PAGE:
Alternative Fuel Vehicle Roadshow rolling into Decatur

Posted by Dan Whisenhunt June 19, 2015
2011 Nissan Leaf. Source: Wikimedia Commons

2011 Nissan Leaf. Source: Wikimedia Commons

Anyone who has an itch to test-drive a vehicle that runs on something other than good old fashioned gasoline, take note.

Georgia Public Service Commissioner Tim Echols will be bringing the fifth annual Annual Alternative Fuel Vehicle Roadshow to Decatur on June 23. The event will be held at Agnes Scott College from 9 a.m. to 1 p.m.

“The series is designed to assist municipal leaders and private enterprise business fleets with critical transportation and operations planning information,” a press release from Echols’ office says. “This year’s theme will be ‘Advancing the Choice for Clean Energy’ and will focus on Georgia’s growing number of new natural gas, propane, electric and biofuel fleets. Each half-day event will feature an outdoor showcase of cars and trucks, followed by a series of panels with fleet managers, utilities, suppliers and vehicle manufacturers, who will discuss the benefits and challenges of switching to clean fuels.”

Decatur is one of eight cities around the state selected to take part in this year’s event.

According to the press release, “Admission to the event is free for public officials, government staff and private fleet operators or $29 for the general public and $15 for students.” Registration info can be found at

There will be an opportunity for vehicle test drives between noon and 1 p.m., the event announcement says.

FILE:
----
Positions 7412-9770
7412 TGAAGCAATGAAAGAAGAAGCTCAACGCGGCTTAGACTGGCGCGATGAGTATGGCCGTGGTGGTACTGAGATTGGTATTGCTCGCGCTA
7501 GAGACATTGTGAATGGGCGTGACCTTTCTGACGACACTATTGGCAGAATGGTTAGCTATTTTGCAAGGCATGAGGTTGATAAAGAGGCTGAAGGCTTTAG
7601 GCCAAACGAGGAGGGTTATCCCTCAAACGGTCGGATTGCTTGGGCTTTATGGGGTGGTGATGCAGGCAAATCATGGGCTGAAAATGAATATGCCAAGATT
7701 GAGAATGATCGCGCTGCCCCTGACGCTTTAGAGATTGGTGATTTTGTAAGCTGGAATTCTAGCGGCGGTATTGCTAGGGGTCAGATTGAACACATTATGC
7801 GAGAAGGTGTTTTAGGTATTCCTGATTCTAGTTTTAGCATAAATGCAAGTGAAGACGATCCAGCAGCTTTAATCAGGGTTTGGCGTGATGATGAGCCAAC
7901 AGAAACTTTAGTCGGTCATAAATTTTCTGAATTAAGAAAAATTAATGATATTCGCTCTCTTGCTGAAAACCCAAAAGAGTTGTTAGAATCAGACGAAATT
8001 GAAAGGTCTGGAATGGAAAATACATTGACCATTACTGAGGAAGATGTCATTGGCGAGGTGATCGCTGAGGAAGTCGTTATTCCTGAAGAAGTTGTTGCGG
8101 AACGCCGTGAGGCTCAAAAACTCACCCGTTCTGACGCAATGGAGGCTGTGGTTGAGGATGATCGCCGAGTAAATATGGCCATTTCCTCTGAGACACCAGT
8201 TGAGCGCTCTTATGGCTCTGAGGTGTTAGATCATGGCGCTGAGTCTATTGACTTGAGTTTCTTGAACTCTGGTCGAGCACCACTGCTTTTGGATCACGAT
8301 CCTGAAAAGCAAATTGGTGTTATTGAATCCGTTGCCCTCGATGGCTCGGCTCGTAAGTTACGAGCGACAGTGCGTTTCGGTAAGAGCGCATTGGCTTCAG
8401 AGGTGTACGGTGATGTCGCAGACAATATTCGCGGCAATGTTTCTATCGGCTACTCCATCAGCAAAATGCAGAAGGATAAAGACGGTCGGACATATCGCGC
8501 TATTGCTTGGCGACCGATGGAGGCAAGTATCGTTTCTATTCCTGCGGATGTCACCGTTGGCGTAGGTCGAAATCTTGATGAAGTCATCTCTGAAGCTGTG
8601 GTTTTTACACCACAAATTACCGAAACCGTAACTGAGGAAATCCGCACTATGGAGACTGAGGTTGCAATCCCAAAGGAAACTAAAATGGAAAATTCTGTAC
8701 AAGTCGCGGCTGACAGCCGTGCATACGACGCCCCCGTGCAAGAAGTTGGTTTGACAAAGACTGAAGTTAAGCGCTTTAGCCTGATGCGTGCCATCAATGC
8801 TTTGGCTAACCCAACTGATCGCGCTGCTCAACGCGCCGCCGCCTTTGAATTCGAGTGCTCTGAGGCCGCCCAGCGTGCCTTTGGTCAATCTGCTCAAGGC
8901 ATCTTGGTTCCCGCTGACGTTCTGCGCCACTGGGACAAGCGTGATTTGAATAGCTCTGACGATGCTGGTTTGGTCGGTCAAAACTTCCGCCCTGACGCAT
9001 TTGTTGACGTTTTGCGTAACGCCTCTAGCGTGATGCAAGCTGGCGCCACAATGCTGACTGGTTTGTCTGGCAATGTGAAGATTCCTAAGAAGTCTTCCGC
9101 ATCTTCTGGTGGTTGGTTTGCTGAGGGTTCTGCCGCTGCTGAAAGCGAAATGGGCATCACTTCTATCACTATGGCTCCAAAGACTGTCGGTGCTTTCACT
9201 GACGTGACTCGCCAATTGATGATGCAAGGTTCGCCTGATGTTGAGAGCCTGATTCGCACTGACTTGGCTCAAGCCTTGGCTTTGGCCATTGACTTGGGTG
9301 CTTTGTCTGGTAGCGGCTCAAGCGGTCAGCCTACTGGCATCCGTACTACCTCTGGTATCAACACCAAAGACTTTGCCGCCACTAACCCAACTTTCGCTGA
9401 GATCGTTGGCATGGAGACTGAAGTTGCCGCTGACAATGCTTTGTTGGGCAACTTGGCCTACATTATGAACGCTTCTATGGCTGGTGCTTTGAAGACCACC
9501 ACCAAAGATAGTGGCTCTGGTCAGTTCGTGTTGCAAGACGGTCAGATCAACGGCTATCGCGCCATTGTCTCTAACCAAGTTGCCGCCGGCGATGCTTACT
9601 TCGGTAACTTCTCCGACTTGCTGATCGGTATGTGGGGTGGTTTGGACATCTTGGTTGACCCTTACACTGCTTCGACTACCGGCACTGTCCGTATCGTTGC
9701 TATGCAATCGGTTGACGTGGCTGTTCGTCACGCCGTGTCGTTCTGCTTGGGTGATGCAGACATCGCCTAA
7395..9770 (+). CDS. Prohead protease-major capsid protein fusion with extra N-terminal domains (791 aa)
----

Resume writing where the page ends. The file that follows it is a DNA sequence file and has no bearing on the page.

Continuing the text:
According to the event announcement, “The Alternative Fuel Vehicle Roadshow ( has visited 48 cities since 2011 and educated over 4,000 fleet managers and business owners. The Roadshow receives no funding the state of Georgia or the Public Service Commission. No sponsorship or admission fees from the Roadshow either directly or indirectly benefit any candidate for public office. To ensure that the Roadshow maintains its core purpose of education on Alternative Fuels, no campaigning is allowed at any Roadshow event.”

About Dan Whisenhunt

Dan Whisenhunt is editor and publisher of

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  • Chris Billingsley

    Thanks Dan. I must state first of all that as of right now, I’m not interested in purchasing an alternative fuel vehicle. I am more than satisfied with one that runs on the most efficient and environmentally friendly fuel available right now and the foreseeable future, which is gasoline. But even if I was interested, I would not attend. Why on earth are elected officials and government staff allowed to enter free of charge? This is just another way for special interest groups (the sponsors of the event, see the website) to influence government leaders and staff. Talk about crony capitalism! The people who get stuck with the bill are the taxpayers and interested citizens. The sponsors and fleet operators write off the expenses and Mr. and Mrs. John Q. Public (I love using this phrase now) end up paying to attend and get stuck with higher priced city and county vehicles.
    I say everybody pays to attend and all vehicle manufacturers have an equal opportunity to sell their products. Later citizens should pressure government officials to purchase the most cost efficient vehicle available.

  • Csmiln4u

    With the price of gas these days alternatives are a good thing. I just don’t understand how this fits in with the PSC. I thought they only regulated natural gas, electricity and telephones. Not sure how this fits in.

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